Christian Fellowship ó Why and With Whom?
Study No. 4
If thereís one message that comes through loud and clear from the New Testament, itís that Christians should fellowship. God knew that His children would need to maintain contact with one another for a number of very important reasons:
1. To Grow Spiritually
Just as iron sharpens iron (sometimes with heat and sparks), so one man sharpens another, Proverbs 27:17. Through contact with other Christians, our own rough edges can be smoothed over; we can learn patience, tolerance, kindness, and love. We can be exposed to various points of view, to different feelings and values. We can grow in our understanding of God, the Bible, and the Christian way of life by learning how God works in othersí lives. Through fellowship we can be educated, encouraged, inspired and exhorted. Every meeting with others can be a real learning and growing experience!
However, if we neglect Christian fellowship, as the manner of some is, we tend to stagnate and stand still spiritually ó we get into ruts and attitudes that are a far cry from what God wants.
2. To Give and Share
Fellowship provides us with an opportunity to share our talents, experiences, learning, and our time with others. Paul exhorted the Romans, "We who are strong ought to bear with the failings of the weak and not to please ourselves. Each of us should please his neighbor for his good, to build him up," Romans 15:1-2 (NIV throughout this article).
How can we help others if we donít know their needs? How can we know their needs if we donít fellowship with them? How can we love them if we donít have contact with them? Of course, this applies to all people, but especially to our fellow Christians, Galatians 6:10.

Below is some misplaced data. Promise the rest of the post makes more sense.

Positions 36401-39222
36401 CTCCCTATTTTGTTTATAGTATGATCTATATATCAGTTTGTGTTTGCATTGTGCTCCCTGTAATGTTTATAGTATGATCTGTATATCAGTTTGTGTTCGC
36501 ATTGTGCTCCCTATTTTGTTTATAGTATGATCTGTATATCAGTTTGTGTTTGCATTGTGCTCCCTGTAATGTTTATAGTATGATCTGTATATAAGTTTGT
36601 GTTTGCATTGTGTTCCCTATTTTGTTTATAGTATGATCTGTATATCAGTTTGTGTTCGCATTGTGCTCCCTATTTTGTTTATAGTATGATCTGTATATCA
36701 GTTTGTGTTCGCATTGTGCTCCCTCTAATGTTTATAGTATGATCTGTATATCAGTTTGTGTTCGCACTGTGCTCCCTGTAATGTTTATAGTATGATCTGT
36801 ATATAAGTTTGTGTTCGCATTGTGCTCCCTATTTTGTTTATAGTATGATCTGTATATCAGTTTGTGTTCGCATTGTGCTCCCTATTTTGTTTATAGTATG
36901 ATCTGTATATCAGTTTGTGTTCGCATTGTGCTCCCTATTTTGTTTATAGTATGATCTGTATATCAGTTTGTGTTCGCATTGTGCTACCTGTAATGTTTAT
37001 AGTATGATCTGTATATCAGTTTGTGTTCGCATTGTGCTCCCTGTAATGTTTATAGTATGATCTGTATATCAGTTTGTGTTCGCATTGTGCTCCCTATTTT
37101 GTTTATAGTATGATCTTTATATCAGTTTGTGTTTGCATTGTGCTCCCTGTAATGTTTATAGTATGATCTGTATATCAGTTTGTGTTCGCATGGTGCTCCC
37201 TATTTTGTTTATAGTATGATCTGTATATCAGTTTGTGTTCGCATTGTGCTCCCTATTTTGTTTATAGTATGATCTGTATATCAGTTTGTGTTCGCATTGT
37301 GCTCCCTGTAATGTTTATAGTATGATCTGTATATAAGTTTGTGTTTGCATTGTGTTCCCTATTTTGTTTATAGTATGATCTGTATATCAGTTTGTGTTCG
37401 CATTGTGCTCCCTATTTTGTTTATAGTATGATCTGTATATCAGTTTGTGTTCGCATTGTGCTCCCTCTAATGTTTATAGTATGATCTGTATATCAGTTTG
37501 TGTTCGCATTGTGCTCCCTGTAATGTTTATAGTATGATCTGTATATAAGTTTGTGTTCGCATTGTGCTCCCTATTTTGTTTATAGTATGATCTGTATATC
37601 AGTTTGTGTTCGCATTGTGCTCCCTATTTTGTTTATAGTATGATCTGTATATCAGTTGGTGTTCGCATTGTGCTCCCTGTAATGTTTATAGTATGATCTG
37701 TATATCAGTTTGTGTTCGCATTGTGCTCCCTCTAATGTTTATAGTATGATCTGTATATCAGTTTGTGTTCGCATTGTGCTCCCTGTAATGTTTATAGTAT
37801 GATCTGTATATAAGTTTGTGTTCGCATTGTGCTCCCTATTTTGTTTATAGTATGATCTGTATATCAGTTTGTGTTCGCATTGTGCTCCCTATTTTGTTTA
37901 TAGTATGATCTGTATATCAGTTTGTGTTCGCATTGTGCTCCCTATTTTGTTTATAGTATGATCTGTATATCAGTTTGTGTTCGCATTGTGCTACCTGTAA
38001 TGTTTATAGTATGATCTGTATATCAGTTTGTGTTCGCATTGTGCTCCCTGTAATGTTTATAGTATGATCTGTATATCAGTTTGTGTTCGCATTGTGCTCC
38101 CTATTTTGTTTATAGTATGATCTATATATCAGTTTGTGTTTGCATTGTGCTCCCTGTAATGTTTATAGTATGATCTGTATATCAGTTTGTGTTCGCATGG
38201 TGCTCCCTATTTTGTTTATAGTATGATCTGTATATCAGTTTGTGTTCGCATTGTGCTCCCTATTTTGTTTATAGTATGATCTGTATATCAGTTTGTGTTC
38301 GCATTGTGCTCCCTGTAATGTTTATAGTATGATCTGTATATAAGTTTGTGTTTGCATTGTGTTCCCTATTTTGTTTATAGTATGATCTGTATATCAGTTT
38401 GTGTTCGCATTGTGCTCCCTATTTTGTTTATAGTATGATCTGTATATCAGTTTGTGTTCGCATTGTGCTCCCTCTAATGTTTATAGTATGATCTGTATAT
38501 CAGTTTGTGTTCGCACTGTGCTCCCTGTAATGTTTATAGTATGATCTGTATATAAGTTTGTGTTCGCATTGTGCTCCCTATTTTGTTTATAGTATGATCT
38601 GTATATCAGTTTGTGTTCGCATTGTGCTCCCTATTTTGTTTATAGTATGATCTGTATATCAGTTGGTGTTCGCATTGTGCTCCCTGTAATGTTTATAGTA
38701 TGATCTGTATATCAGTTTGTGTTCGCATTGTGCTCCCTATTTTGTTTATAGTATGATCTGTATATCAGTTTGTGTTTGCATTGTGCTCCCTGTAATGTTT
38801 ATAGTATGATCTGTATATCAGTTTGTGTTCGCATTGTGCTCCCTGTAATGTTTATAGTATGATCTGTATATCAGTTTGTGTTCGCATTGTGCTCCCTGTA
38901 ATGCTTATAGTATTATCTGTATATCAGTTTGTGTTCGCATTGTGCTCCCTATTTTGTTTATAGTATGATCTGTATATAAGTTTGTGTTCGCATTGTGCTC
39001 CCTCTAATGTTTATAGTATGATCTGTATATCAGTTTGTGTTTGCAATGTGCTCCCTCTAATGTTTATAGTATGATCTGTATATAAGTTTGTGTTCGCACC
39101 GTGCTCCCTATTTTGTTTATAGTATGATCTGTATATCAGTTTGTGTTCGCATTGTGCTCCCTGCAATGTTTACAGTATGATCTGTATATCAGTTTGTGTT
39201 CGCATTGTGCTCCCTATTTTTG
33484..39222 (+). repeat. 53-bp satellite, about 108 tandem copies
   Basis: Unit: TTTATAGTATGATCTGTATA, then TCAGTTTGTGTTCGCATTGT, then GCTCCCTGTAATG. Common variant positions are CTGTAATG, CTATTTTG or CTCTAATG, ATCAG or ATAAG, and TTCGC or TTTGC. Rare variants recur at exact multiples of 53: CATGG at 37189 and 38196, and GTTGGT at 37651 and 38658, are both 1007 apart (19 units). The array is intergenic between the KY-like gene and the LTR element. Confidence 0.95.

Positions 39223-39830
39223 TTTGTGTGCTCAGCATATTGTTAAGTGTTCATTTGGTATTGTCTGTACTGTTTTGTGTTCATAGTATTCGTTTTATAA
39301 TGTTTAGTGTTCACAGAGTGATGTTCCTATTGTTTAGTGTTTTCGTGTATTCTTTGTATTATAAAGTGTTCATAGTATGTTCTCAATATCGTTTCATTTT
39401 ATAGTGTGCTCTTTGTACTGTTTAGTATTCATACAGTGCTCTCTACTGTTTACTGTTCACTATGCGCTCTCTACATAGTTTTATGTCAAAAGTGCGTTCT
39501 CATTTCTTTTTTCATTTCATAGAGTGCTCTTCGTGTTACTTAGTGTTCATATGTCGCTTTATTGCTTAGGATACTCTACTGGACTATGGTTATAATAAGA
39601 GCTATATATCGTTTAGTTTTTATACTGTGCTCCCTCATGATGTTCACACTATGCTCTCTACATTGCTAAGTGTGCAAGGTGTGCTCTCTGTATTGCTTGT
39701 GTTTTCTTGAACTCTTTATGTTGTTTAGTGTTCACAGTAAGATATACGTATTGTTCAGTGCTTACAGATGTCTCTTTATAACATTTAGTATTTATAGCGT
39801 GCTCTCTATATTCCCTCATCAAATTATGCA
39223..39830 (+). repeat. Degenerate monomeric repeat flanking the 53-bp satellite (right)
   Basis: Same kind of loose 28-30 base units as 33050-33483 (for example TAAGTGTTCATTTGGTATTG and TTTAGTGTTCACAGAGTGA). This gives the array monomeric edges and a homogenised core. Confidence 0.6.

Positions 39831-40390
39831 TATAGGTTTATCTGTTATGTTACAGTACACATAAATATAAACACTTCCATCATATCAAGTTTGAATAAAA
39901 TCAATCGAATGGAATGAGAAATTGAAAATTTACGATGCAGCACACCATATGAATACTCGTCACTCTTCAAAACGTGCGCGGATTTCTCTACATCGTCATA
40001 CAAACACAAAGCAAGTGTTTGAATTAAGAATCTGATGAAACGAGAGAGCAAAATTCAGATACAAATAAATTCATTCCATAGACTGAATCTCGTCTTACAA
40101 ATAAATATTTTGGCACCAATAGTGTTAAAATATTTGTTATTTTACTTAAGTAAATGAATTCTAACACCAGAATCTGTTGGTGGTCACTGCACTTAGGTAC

Have you ever come away from a meeting with other Christians saying to yourself, "I didnít get a thing out of that!" How about asking, "Did I give anything?" "Did I share anything?" "Did I help anyone?" If you bury your talents in a closet or cave, you are robbing yourself of rich spiritual blessings!
3. To Worship God
We can certainly worship God privately (and should be doing so regularly). We should also sing to Him, praise Him, and pray to Him, in fellowship with other Christians. Jesus takes note especially of His brethren who are gathered in His name and promises to be among them, Matthew 18:20, ó whether there be two or three or 2,000! And God takes note of the fellowship of His children, Malachi 3:16.
4. To Enjoy
God created us as social creatures ó with an innate need to have relationships with others. We can fulfill this need through uplifting contact with other Christians. Fellowship should add a tremendous element of joy to our lives as it did for the early Christians. "Every day they continued to meet together in the temple courts. They broke bread in their homes and ate together with glad and sincere hearts . . . " Acts 2:46.
Christian fellowship is not an end in itself. You donít just sit for an hour in church and say, "I had my fellowship for this week," anymore than a carpenter comes home from work and says, "I pounded with my hammer today." No! He says, "I built a wall today." He knows that the results are what counts ó not the motions. You should be able to say, "I learned a lesson in humility today," or, "I was able to put a smile on Henryís face today." Itís the results of fellowship that are important. And itís the results that should influence any personal decisions you make in determining with whom you will fellowship.
Criteria for Christian Fellowship
Here are three criteria that can help you in considering Christian fellowship.
1. Fellowship where you can grow spiritually. Whether itís in a formal meeting with hundreds of people or in a living room, or both, you should fellowship where you can mature spiritually. Any setting that stifles your growth in your relationship with Jesus Christ is not for you, Ephesians 4:11-15.